• avatar
    SPPPP

    A Mazda CX-5 Grand Touring with FWD and the 2.5 prices out at least $3000 less with better options and 3.5 inches more rear legroom. The Volvo does have better torque, but it also requires premium gas.

    This Volvo doesn’t look bad, but it will probably only appeal to a select few.

  • avatar
    Jerome10

    This seems like a deal! Not much more than the new Mazda 3!

    I normally don’t notice/care so much, I like plenty of other cars like this one, but this car to me screams “designed for women” (not that there’s anything wrong with that, Kramer) from every corner.

    The styling is short and tall and “cute” in every way. The interior is soft and light and airy. It unfortunately looks too feminine in nearly every regard for me to consider something like this. That is probably exactly the intent by Volvo. I’m sure nearly every woman I know in my life would love this car. I’m pretty middle of the road when it comes to styling. I definitely don’t need a Wrangler with a lift or huge pickup to be a man. But this might be a bit too far the other direction even for me.

    Which is funny because I don’t feel that way about any of the other new Volvo models, which I find excellent, classy, and well-proportioned and well-designed inside and out and I’d love to own one.

  • avatar
    Bill Zardus

    Chris Tonn:

    Also ….

    Why can’t you just tell us how many pounds the car is rated to carry ?
    There is a decal in the door of every car that I’ve ever seen that gives you this information so it would take less than a minute to get this information and then publish it.

    It’s not like I am asking you to do stuff that is complicated or hard to find.

    This may surprise you, but we have an obesity epidemic in this country and since obesity tends to run in families, some families need to have this information.

    And since I have obese nephews who are frequently in my car, this is also important to me.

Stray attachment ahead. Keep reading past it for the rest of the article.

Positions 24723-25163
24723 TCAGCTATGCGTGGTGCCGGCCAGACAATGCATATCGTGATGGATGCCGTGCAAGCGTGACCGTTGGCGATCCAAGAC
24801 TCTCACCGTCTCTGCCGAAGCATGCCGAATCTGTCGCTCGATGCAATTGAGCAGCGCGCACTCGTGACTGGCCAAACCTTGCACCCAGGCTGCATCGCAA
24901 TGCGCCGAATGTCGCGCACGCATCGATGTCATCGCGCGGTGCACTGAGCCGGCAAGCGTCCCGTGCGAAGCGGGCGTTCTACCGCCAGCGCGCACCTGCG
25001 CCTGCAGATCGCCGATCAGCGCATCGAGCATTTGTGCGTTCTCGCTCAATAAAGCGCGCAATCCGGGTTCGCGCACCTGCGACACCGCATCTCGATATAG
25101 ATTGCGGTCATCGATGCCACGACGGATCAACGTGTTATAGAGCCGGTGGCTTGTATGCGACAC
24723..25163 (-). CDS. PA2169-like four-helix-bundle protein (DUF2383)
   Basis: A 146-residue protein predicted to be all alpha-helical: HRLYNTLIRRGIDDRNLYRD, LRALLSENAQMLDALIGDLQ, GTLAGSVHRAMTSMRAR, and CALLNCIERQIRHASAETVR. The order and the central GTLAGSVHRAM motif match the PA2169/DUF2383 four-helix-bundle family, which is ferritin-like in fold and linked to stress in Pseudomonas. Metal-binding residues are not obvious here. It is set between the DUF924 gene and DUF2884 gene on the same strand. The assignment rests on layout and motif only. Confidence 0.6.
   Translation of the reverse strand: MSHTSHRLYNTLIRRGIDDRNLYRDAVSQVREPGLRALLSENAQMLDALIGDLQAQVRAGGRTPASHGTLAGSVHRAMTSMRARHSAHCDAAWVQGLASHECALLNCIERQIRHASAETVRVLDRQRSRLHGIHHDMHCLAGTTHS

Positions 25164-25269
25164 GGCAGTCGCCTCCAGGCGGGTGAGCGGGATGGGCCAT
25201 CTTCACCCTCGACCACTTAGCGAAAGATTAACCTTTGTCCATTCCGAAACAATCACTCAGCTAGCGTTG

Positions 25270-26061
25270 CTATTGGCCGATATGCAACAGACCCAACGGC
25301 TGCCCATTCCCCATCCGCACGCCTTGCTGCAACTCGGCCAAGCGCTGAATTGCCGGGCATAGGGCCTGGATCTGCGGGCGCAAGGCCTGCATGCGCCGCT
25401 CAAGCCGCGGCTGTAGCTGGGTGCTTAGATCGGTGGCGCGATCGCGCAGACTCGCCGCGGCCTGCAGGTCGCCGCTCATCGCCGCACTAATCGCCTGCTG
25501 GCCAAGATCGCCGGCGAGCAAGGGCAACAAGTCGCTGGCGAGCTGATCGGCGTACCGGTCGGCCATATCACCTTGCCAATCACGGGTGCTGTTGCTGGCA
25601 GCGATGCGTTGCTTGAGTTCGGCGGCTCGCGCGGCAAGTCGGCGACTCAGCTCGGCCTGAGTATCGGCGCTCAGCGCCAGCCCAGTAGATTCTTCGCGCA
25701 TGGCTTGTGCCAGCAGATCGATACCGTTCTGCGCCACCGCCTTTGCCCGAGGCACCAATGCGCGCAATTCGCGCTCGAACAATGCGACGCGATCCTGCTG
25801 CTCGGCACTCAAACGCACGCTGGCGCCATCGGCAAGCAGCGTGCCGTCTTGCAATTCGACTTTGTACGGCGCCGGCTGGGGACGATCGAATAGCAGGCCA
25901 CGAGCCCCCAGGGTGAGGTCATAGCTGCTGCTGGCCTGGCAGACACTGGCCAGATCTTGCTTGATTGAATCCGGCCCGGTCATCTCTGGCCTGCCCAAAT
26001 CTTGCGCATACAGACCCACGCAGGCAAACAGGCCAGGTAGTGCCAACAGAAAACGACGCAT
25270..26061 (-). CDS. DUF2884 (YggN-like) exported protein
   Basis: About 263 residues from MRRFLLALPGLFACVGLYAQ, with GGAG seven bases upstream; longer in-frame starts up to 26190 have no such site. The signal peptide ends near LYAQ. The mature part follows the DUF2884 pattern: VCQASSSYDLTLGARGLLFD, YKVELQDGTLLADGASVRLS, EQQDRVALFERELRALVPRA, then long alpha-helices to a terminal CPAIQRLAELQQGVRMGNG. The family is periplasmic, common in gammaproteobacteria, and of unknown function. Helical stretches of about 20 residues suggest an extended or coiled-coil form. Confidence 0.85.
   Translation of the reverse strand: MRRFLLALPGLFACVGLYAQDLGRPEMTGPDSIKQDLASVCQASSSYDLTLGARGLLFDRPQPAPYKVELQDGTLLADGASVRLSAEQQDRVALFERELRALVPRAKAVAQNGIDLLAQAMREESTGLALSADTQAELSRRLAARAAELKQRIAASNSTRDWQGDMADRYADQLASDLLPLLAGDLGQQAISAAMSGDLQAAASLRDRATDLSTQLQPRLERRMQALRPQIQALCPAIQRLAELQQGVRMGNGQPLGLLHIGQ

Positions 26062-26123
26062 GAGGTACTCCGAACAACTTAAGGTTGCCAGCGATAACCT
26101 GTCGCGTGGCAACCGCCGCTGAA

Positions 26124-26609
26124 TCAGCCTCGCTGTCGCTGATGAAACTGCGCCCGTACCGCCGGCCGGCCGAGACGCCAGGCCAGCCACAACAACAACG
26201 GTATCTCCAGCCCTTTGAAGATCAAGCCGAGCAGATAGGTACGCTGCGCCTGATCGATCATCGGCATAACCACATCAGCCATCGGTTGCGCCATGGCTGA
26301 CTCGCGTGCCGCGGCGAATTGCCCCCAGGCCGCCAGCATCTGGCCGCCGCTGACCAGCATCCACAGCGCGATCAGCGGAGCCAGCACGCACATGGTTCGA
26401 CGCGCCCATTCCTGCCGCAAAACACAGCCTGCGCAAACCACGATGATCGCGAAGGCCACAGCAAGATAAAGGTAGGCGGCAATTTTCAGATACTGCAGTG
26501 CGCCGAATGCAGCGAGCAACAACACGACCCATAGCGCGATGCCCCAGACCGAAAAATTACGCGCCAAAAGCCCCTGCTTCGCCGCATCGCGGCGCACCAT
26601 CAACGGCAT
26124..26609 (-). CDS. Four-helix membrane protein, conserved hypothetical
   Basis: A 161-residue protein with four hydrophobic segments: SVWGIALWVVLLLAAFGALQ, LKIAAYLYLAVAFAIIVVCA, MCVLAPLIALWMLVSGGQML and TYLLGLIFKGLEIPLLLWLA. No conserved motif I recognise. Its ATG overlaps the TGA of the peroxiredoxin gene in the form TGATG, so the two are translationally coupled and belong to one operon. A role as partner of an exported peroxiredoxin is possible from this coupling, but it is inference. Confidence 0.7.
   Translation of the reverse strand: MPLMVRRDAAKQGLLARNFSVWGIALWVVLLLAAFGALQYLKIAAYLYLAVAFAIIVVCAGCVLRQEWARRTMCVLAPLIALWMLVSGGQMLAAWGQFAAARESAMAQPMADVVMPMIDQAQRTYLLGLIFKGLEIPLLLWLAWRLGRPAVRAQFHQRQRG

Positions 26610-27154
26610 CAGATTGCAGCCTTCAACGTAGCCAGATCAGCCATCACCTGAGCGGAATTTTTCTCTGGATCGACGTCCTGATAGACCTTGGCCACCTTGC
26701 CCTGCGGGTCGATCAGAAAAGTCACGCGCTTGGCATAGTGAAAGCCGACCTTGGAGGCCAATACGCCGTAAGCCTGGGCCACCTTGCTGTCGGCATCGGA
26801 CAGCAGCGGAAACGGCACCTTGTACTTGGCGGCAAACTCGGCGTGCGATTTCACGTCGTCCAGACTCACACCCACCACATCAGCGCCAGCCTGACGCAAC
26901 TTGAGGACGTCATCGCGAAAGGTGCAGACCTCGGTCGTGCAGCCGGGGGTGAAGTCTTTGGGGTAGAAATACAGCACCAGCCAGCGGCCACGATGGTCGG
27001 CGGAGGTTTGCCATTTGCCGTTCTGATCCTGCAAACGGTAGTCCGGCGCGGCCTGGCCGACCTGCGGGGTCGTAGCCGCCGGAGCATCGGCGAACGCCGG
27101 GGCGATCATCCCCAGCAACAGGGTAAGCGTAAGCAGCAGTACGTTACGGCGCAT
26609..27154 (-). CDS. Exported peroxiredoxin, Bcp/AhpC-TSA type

• 0 avatar
      slavuta

      Then you better buy something bigger, independently of how much this car can carry. I don’t think this is a car where obese people will easy get into rear seat.

      • 0 avatar
        Bill Zardus

        They don’t drive with us every day.
        I let one of them drive and then my wife
        and I can sit in the back if we need to.

        I know you are probably trying to be helpful but comments
        like yours are just excuses for PROFESSIONAL auto reviewers
        not using their common sense.

        WRZ

  • avatar
    cimarron typeR

    Yeah, I’m thinking there are better options. I’d seriously look into a CX9, CX5 2.5t twins, an RDX or qx50.Both compete in the same segment with likely better resale and reliability. I have never compared Volvo to the big 3 Germans. When Genesis releases their line, I’ll drop Volvo further down the list.
    I shopped this segment recently and ended up in a Disco Sport and have been mostly satisfied, it rides rougher but handles fairly well.Only one callback for a sticky bypass valve resulting in occasional CEL.There are better driving /owning cars but I’ve never owned a British car and the Loire Blue over Tan leather is fetching.I get 25mpg mixed on 91 octane.I didn’t pay a whole lot more than this Volvo would cost. LR deals on these, not the pricier luxury models.

    • 0 avatar
      scooter81890

      Six months later, are you still mostly happy with your Disco? My wife will be trading her X3 soon and I was looking at the Disco,the Volvos, the Acura RDX, and the soon to arrive Hyundai Palisade…I have to admit, British reliability is weighing against the Disco but I am keeping an open mind.

  • avatar
    scooter81890

    I like it! It has a certain style that some of these smaller crossovers lack and it can be configured to be decently priced for a “premium” marque. Finally, while I realize Volvo is no longer the only car company emphasizing the importance of safety, I still believe it to make cars much safer than most. Who can put a value on that?